The Map: Madhyaloka, 1850

Jainism is an indigenous religion of India founded on the principles of non-violence, non-absolutism and non-attachment. It is the sixth largest religion in modern India and has its roots in the Indus Valley Civilisation – archaeological and inscriptional evidence can place Jain monks in south India in the first or second centuries bc.

The Jain universe consists of three worlds: a world of the damned, a celestial world and Madhyaloka, the middle world, where mortals live and from which they can become liberated. Madhyaloka is shown here with many continent-islands and, at the centre, on the continent called Jambudvipa, is Mount Meru.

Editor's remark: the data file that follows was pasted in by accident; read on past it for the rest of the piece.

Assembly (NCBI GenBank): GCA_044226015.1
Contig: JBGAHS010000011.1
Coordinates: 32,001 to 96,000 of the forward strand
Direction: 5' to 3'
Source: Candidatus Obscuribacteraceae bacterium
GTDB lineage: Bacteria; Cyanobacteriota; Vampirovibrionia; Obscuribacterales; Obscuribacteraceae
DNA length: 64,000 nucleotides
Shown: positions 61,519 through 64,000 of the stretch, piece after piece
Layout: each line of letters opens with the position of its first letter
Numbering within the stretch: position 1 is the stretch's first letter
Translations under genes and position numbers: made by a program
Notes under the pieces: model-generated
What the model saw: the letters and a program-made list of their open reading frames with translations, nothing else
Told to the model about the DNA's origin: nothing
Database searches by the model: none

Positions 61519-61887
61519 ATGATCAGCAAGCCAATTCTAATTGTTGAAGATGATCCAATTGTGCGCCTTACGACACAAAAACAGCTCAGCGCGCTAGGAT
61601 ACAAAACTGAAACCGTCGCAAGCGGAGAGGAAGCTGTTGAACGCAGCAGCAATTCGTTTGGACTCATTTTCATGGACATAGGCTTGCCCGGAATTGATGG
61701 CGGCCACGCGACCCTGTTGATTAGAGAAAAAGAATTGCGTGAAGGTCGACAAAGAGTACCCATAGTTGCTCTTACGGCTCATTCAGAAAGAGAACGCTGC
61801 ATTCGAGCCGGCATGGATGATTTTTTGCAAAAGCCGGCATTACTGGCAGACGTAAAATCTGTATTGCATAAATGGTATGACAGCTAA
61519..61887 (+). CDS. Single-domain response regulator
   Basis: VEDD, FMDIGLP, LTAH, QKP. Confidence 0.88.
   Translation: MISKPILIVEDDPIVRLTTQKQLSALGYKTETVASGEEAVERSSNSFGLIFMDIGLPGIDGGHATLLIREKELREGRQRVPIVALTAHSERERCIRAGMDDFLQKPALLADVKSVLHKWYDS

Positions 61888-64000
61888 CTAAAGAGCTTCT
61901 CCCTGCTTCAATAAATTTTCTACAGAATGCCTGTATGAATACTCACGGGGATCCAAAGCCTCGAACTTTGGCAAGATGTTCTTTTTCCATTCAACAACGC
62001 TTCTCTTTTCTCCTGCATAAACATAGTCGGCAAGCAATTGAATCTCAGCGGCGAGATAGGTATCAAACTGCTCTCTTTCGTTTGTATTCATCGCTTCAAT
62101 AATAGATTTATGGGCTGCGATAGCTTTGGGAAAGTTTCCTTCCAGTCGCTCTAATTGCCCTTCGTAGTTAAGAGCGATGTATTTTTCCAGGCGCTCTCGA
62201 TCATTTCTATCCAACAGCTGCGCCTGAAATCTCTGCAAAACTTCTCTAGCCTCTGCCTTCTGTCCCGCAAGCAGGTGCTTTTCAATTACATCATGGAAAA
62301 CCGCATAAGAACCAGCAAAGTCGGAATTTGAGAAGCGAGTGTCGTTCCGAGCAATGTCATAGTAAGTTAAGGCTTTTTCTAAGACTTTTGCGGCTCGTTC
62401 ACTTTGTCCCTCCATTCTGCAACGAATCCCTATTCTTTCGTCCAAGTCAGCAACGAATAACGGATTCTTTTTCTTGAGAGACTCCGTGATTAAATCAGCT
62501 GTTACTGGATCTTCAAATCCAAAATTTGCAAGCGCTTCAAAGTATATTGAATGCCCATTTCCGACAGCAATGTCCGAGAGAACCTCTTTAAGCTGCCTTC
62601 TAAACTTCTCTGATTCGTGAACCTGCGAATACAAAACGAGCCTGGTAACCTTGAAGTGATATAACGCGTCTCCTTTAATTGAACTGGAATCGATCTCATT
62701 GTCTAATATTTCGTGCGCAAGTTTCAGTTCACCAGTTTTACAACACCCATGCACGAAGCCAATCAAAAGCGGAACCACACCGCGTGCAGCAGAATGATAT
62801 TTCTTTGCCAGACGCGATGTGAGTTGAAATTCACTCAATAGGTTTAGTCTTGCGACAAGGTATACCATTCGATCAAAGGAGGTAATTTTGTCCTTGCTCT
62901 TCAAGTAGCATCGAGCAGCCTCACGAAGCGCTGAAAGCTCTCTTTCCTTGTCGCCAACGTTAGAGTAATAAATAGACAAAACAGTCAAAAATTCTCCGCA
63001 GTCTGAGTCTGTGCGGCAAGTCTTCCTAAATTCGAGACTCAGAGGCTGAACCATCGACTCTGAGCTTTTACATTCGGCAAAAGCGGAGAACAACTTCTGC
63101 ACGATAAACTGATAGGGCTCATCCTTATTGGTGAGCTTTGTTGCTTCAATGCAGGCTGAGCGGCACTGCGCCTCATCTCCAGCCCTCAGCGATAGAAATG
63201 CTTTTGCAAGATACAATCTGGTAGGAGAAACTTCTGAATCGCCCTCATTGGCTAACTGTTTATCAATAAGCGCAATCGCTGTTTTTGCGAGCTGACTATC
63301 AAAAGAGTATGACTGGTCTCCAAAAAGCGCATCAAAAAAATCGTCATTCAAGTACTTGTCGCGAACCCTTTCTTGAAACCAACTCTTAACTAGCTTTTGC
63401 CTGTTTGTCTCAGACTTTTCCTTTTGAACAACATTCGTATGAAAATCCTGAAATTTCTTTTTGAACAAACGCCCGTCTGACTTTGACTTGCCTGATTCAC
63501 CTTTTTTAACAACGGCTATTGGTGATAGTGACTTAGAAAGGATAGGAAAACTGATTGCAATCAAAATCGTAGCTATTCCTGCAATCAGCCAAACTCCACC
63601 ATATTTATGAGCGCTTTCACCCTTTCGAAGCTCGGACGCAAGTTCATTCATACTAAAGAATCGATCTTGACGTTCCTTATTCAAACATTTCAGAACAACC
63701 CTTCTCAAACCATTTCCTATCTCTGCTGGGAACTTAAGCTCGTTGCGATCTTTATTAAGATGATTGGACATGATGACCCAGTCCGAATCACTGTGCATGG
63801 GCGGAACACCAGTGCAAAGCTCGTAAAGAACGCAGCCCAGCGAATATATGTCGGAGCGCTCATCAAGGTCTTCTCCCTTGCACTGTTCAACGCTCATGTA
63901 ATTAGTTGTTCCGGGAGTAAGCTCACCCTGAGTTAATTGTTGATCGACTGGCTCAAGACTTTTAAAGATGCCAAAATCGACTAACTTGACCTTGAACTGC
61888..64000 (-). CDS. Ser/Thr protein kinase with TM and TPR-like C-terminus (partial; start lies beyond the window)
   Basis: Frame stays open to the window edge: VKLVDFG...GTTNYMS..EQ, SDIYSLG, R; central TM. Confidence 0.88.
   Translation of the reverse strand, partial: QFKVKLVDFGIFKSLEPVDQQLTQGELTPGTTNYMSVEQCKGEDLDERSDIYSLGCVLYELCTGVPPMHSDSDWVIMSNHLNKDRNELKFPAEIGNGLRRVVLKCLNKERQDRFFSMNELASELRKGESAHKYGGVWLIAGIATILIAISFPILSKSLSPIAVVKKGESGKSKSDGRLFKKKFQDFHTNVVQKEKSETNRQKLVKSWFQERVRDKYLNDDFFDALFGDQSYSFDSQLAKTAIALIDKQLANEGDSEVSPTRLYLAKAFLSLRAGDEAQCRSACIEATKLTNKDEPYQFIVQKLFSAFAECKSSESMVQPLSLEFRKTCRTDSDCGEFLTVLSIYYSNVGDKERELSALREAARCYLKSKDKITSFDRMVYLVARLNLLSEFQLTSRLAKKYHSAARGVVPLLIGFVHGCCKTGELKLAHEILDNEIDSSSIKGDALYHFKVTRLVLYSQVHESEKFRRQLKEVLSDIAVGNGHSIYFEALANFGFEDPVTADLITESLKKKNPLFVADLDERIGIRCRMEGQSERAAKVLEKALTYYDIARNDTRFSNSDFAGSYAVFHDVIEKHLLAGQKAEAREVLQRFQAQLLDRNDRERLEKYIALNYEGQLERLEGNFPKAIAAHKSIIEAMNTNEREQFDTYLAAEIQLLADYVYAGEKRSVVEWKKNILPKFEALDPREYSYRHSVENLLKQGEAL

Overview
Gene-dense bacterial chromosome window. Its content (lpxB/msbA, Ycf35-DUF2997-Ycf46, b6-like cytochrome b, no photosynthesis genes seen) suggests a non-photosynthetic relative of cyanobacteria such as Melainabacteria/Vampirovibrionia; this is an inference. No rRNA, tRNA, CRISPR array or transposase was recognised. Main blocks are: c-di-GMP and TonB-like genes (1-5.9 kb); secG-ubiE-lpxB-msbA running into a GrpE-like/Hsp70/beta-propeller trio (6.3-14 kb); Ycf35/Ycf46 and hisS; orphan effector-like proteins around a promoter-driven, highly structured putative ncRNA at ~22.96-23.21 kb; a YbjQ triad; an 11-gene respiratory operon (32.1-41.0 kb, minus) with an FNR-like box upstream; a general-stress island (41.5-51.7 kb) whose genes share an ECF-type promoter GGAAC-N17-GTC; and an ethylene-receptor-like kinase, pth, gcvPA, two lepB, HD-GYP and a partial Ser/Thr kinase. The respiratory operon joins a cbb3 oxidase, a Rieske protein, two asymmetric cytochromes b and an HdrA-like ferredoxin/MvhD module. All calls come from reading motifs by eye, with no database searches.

A sacred mountain in Hindu, Buddhist and Jain cosmology, Mount Meru is, in Jainism, in the centre of the world and orbited by two sets of suns, moons and stars, which take turns working and resting behind the mountain. The map, painted with gouache on fabric, shows Jambudvipa surrounded by continents, filled with people, animals, rivers and other topographical features, and oceans, filled with fish and other sea life. At the bottom is a bow-shaped India.

Kate Wiles

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